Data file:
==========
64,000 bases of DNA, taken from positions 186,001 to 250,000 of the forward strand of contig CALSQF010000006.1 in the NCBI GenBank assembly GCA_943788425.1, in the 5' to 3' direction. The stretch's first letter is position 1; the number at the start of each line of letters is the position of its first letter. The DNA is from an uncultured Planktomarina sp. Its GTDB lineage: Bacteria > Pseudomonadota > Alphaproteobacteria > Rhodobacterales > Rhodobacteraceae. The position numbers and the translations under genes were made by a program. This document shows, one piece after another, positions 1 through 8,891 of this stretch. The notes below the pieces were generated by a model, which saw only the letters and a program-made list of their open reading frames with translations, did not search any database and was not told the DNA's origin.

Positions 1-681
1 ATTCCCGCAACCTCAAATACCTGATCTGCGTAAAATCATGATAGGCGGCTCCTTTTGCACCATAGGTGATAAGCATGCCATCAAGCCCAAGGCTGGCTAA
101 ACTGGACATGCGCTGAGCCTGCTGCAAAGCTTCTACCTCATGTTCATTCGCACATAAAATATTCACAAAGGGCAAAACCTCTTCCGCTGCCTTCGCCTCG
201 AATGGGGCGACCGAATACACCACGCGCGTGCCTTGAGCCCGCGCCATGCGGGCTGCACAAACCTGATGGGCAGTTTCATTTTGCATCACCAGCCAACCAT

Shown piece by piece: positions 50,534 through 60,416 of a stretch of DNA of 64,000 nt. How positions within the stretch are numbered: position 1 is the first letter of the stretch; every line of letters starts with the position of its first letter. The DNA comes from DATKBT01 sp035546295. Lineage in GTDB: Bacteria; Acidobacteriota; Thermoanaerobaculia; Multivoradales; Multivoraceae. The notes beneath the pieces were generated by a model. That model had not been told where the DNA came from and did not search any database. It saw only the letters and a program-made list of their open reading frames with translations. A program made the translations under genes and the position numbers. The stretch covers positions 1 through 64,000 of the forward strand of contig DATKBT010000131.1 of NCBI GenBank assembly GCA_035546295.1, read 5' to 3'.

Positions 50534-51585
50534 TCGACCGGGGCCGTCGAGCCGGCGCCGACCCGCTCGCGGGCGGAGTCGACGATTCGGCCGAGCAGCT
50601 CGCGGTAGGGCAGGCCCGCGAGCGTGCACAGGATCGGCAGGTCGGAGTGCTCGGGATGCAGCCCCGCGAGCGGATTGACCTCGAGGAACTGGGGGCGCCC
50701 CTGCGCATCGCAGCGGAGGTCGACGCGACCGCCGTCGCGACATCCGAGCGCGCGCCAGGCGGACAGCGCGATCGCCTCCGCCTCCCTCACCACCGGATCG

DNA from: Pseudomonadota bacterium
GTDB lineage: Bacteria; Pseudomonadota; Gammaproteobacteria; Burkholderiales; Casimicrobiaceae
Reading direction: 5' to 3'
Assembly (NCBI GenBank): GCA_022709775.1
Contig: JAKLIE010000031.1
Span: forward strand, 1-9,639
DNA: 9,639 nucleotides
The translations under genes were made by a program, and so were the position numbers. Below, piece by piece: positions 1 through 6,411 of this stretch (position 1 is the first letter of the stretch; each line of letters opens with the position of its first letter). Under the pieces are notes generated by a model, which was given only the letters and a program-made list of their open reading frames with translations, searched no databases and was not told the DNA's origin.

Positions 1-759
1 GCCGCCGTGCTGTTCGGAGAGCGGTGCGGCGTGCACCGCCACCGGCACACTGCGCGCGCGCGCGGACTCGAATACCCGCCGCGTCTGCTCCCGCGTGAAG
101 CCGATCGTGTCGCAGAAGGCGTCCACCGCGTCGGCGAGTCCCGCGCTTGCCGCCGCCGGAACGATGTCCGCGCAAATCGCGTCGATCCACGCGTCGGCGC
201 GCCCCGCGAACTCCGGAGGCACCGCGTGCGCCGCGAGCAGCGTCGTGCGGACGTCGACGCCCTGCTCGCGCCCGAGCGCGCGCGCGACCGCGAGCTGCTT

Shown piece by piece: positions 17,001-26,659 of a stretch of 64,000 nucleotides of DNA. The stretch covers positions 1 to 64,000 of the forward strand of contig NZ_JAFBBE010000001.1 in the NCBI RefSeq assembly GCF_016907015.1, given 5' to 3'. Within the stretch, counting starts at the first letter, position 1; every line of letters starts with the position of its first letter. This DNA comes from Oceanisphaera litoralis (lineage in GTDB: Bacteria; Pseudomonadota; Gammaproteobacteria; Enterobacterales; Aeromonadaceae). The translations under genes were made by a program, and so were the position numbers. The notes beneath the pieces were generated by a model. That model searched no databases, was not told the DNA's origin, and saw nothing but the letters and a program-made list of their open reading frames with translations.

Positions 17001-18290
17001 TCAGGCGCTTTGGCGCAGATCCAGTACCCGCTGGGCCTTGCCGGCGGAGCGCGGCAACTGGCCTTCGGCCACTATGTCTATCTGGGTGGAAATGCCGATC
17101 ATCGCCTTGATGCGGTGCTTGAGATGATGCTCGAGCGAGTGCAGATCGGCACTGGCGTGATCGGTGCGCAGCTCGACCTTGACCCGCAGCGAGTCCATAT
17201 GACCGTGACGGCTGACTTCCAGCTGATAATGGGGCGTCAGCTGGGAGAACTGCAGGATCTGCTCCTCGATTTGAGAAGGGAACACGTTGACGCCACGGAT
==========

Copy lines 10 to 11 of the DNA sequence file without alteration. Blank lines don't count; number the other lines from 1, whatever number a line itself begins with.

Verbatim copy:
50701 CTGCGCATCGCAGCGGAGGTCGACGCGACCGCCGTCGCGACATCCGAGCGCGCGCCAGGCGGACAGCGCGATCGCCTCCGCCTCCCTCACCACCGGATCG

DNA from: Pseudomonadota bacterium